- Avoid central centralized repository for your data. This is probably one of the most important aspects of distributed systems. Most of web developers are so inalienably tied up with the idea of central application and central database so they cannot imagine that it can be different. Maybe it should not? Well, the answer is – it depends. Parallel lines are not crossed as we know, but it depends on the mathematics which is used to describe the geometry. The same with the data storage, it depends on the architecture you need. Going back to microservices, it’s paramount aspect. In other words, your entire architecture becomes ultra depend on the data layer which means that it requires you to tremendously redesign your data layer. Certainly, it is not always possible to do in a reasonable amount of time, but by tidying up your services with data lakes you dig your own grave. Your data should start to flow through your system not to sit within central repos. Needless to say, that even with this approach you can end up in having some small data lakes, but at least it will not be data ocean. It is always easier to change, repoint or redirect small data flow rather than migrate or move enormous data lake. It can be one of the hardest problems which need to be resolved but it is essential in building complex, scalable, reliable and easily flexible systems.
- Always design you microservices using DI technique. DI is a programming technique that makes a class independent of its dependencies. It achieves that by decoupling the usage of an object from its creation. The most significant benefit of doing it can be noticed at the stage of implementing unit tests because it allows you to mock dependencies which are not relevant for the test. Besides standard list of benefits, especially in the context of serverless, another benefit of following this technique is that if protects you from being locked by cloud provider. Try to move all your vendor specific services into a separate folder in order to deploy them separately into Lambda Layer, so they will be completely isolated from the microservice package. from By separating your vendor specific SDK services from your business logic you in the case of migration to another cloud provider you will only need to follow LSP and substitute dependencies implementation.
- Always cover your microservices with unit tests. Unit tests are drastically important in software development but its importance is paramount in microservices architecture. Even the fact that microservices architecture decomposes the monolithic application into smaller interdependent services where each service is dedicated for some specific work, unit tests still required. Moreover, they fit perfectly into this model because they require the testing of the most basic functionality of code.
There are a lot of other aspects such as considering costing, the frequency of calls, the efficiency of calls, extra tags, deployment strategies, etc. For example standard message size of SNS/SQS is 64KB, but it supports messages up to 256KB in size, however by sending 256KB message you will be billed for 4 normal SNS/SQS requests. There are similar tricky restrictions for other services such as DynamoDB, API Gateway, S3 etc.
Besides that you should always consider auto-scale factor. The fact that most serverless services have out of the box auto scale doesn’t mean that it will work the same under load. It is significantly important to understand how your application will work under load.
In addition you should always consider drawbacks and restrictions of the existing AWS services and be proactive in reducing problems for the business, your colleagues and yourself. For instance, we know that that AWS console doesn’t allow you to separate your lambda functions by folders, so it is basically a flat list of functions. Considering it, it is essential for developers to follow the same name convention for all lambda functions in order to improve navigation and mitigate problems associated with identification of modules, dependencies, areas, etc. The good name convention should consider microservice name, function name, operation and it uses purpose which means how it is triggered etc. Because lambda functions can be called in response to API request and in response to trigger, so it should also be considered. Think about it from the perspective that you append ‘Controller’ to your controllers in the web application, ‘Service’ to you services, ‘Repository’ to you repositories, etc. In Lambdas it should be similar. I reckon lambdas which are going to be called in response to Api gateway should have name convention as following <ServiceName>_<FunctionName>_<Method>. Internal functions can have a convention using the method or event which triggers them like <ServiceName>_<Event>_<FunctionName>.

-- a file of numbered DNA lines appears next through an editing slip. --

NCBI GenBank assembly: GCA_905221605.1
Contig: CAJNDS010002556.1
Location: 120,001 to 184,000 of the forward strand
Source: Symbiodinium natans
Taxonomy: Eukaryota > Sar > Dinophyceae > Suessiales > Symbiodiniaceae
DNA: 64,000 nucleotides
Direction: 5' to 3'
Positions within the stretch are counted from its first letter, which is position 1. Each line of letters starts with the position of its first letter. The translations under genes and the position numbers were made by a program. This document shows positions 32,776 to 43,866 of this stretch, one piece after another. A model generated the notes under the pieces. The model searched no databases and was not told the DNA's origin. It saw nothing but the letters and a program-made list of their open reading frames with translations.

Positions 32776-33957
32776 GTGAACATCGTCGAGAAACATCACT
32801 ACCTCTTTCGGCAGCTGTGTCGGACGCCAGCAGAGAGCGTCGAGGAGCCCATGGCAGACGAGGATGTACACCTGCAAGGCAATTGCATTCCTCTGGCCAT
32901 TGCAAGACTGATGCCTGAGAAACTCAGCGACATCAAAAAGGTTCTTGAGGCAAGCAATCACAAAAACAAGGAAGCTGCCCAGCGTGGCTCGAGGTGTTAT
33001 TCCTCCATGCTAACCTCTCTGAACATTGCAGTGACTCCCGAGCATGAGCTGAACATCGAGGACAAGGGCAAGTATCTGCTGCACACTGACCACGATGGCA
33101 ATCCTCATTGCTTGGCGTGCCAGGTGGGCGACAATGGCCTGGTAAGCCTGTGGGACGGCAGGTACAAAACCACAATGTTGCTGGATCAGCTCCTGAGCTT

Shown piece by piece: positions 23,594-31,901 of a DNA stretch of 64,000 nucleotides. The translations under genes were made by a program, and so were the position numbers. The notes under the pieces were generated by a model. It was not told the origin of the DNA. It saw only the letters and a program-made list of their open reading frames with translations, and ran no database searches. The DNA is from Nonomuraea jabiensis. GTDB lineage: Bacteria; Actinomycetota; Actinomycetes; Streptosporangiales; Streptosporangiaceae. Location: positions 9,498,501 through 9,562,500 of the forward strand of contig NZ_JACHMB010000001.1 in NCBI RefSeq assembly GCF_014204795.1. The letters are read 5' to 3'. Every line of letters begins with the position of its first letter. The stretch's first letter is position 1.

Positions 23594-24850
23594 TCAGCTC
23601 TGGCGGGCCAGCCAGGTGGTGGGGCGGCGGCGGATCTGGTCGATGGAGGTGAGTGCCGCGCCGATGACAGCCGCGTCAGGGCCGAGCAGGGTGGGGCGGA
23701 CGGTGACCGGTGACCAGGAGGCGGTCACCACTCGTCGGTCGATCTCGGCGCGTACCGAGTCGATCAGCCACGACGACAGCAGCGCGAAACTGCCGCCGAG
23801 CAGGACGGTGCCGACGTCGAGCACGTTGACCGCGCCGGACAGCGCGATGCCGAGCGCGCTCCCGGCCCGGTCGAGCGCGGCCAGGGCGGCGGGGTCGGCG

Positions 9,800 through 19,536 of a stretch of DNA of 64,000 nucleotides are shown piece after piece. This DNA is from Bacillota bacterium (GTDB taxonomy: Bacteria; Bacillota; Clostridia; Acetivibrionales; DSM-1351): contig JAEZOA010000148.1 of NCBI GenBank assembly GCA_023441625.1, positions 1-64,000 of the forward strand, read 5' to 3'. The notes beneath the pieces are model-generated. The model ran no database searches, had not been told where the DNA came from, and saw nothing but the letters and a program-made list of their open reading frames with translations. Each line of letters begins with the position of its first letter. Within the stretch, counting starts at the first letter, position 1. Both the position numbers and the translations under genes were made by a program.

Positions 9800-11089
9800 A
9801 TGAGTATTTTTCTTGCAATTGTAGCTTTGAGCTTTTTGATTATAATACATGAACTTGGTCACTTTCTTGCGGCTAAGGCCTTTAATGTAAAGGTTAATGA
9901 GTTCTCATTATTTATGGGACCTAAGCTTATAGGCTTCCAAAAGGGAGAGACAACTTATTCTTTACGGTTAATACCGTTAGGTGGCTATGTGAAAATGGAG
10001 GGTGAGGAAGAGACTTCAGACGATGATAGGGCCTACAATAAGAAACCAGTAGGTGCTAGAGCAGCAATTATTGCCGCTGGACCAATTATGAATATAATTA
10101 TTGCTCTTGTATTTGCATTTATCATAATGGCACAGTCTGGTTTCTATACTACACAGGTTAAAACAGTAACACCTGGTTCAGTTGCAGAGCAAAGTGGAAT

Similarly with following name convention you should use Lambda layers for your lambda functions. It is drastically important from the deployment perspective because using them you can configure your Lambda function to pull in additional code form the layers. A layer is a ZIP archive that contains libraries, a custom runtime, or other dependencies. With layers, you can use libraries in your function without needing to include them in your deployment package. It helps to significantly reduce the size of deployment packages and time respectively. There are also limitations for using layers for you functions as well, so basically you cannot use more than 5 layers per function. However, considering that you can create many layers permutations it should not be a problem.
The next one can sound pretty obvious but it needs to be mentioned. Always use versions and aliases for your Lambda functions. It helps easily shift traffic from one version to another in case of deployment or rolling back. Apart of that it allows us to utilize the most efficient deployment automation of serverless code. By having canary deployment in place in place it allows invocation traffic to be routed to the new function versions based on the weight specified. Detailed CloudWatch metrics for the alias and version can be analyzed during the deployment, or other health checks performed, to ensure that the new version is healthy before proceeding.
At the end I would like to highlight the idea which was implicitly mentioned in the SAM section – all serverless code should have a yaml file which will be used for its deployment. It is important to have it, otherwise deployment will be hard.